Sunday, March 3, 2013
The New New Normal
A couple of weeks ago, I wrote about our "new normal" as we have learned to come to terms with my MM. Now the caregiver has become the patient and the patient the caregiver. So we will have to start adjusting to our "new new normal". (We engineers might refer to it as a new-squared normal.) Life has a way of throwing an occasional curve ball, but it is what it is.
Before all this happened, I was about to publish a regular post about what I was up to. Of course that became moot a week ago Friday. Now that this crisis has reached a point of relative stability, I can resurrect some of what I was about to blog about then.
After my last DFCI visit, I went online to check out the pathology results of my latest urine test. To my relief, the comforting words, "No monoclonal protein detected" and "No apparent M-spike" appeared. I have now gone 11 months since my stem cell transplant without any recurrence. Of course, this is a month-to-month vigil, but I celebrate each MM-free month as a gift.
I recently had a delightful lunch in Boston with fellow MM patient, Mike, from New York. His wife was up here for a conference, so he has some spare time. It was a bright, crisp winter day, and we enjoyed the view of Boston Harbor from Anthony's Pier 4 restaurant. It was such a pleasure to catch up and share news, thoughts and feelings. It is special to be able to share experiences with fellow MM patients. Unless one has actually heard the words that you have been diagnosed with an incurable cancer and stared into that abyss, it would be hard to fully relate to the feelings and the changes it brings to one's life. It gives rise to an introspection that too often beforehand, we were too busy or preoccupied to focus on. Both of us simply enjoyed the moment: the company, the conversation, the ambiance, the view, all of it.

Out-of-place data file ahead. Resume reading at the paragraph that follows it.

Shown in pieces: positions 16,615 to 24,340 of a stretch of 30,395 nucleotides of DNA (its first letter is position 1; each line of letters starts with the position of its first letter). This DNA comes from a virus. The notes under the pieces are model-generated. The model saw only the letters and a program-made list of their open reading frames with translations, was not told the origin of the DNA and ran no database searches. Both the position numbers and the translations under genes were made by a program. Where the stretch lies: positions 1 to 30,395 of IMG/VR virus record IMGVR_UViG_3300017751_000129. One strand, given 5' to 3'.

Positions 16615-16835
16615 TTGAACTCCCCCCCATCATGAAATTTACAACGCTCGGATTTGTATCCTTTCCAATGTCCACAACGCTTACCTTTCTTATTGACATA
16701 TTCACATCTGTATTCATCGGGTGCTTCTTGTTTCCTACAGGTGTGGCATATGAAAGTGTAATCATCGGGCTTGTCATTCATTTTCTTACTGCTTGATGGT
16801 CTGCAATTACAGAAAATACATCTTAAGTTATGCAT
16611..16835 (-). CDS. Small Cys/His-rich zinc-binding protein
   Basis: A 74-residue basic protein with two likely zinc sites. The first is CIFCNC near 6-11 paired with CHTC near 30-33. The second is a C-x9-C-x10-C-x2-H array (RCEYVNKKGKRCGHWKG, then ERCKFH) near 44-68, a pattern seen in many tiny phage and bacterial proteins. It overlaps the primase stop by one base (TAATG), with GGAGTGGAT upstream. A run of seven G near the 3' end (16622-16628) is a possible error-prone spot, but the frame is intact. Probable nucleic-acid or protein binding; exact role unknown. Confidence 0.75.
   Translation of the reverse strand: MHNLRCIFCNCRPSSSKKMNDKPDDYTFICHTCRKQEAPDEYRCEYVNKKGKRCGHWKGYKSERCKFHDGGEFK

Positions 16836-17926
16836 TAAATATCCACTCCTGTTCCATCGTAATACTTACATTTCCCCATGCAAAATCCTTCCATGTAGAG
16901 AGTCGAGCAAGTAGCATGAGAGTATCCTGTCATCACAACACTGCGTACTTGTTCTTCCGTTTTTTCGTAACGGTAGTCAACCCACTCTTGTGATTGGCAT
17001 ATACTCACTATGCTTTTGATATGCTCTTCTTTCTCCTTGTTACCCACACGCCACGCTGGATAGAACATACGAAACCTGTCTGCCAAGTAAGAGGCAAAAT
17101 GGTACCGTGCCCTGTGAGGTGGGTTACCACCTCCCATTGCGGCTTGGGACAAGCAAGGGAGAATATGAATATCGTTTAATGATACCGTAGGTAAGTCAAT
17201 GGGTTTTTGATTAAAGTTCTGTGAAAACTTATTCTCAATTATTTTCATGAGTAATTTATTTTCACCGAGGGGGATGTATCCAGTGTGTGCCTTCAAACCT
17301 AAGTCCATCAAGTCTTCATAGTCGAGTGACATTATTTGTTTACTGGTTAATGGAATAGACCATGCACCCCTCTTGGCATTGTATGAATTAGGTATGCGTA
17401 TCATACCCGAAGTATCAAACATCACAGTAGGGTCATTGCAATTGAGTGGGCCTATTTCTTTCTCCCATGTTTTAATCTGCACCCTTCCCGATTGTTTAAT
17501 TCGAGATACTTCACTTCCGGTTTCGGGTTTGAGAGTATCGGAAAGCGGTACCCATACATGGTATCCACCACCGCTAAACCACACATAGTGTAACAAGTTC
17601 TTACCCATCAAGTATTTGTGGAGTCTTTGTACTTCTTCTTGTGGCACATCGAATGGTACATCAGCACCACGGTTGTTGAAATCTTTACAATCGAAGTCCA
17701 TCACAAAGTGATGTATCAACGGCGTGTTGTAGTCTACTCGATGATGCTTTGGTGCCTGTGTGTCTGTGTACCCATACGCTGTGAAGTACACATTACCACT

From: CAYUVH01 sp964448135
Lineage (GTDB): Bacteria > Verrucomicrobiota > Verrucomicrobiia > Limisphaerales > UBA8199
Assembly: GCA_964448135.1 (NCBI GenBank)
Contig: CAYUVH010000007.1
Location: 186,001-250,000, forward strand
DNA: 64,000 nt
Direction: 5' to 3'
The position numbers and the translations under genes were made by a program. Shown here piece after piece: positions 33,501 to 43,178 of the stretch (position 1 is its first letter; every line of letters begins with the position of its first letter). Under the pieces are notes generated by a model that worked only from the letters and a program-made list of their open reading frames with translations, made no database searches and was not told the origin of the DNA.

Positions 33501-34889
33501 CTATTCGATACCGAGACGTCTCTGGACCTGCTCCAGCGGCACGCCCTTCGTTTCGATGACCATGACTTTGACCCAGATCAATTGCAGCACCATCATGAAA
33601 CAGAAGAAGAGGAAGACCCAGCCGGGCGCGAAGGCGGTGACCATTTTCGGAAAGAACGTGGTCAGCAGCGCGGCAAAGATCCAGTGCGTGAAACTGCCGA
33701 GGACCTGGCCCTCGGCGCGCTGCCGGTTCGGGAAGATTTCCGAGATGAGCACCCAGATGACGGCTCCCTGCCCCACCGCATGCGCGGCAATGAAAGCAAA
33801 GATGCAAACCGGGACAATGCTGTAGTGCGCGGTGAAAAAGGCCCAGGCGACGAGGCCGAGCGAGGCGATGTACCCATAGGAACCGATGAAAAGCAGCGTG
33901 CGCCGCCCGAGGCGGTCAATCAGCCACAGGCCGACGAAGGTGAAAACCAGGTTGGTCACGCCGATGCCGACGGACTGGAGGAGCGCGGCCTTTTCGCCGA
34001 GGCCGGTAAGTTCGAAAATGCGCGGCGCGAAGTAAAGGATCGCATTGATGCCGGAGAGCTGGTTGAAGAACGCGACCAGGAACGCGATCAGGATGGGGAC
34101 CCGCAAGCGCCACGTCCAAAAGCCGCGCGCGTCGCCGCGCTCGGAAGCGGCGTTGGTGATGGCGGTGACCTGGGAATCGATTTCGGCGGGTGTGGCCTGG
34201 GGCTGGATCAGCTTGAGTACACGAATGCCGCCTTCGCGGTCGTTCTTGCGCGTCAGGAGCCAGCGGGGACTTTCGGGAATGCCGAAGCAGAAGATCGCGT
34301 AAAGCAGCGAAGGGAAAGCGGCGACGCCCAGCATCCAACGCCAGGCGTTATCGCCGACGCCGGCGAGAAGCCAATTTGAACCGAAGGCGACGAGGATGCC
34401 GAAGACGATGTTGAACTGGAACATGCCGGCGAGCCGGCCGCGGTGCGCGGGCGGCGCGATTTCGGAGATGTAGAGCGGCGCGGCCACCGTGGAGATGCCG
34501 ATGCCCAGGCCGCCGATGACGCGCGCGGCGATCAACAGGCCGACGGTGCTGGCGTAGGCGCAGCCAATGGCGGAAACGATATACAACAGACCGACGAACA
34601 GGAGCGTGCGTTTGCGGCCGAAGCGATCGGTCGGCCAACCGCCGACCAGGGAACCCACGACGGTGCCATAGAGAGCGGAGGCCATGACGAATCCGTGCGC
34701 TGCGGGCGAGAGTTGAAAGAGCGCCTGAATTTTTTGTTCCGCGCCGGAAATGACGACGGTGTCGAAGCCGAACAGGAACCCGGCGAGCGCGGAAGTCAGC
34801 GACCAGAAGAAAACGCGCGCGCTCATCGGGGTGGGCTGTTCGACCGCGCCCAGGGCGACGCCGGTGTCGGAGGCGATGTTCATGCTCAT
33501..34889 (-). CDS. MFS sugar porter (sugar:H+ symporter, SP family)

You may remember that I previously reported that Michael was one of the rare patients who did not respond to MLN9708. He then went on a different protocol, which also didn't work. Fortunately, the new proteasome inhibitor, Kyprolis, was just approved by the FDA last summer for relapsed/refractory MM (rrMM). He just finished his first cycle with Kyprolis, and his numbers improved greatly. Yay! Here's hoping that he has finally found the right combination.
There continues to be good progress in the search for new drugs to fight MM. Just 2 weeks ago, the new anti-MM IMiD, pomalidomide (trade name Pomalyst) was also approved by the FDA for rrMM. Pomalyst could be a substitute for Revlimid for patients who become refractory. Since I take Rev daily, it comforting to know that a powerful alternative is on the shelf should I need it someday.
Jeff and I had been planning to spend last week golfing with my brother Terry and bunch of other guys in Ocean Isle Beach, NC. Of course, under the circumstances we both cancelled our trips. Who wants to keep whacking a ball with a funny-shaped stick and go chasing all over the place after it anyway? Stupid game! Glad we missed it. Sigh.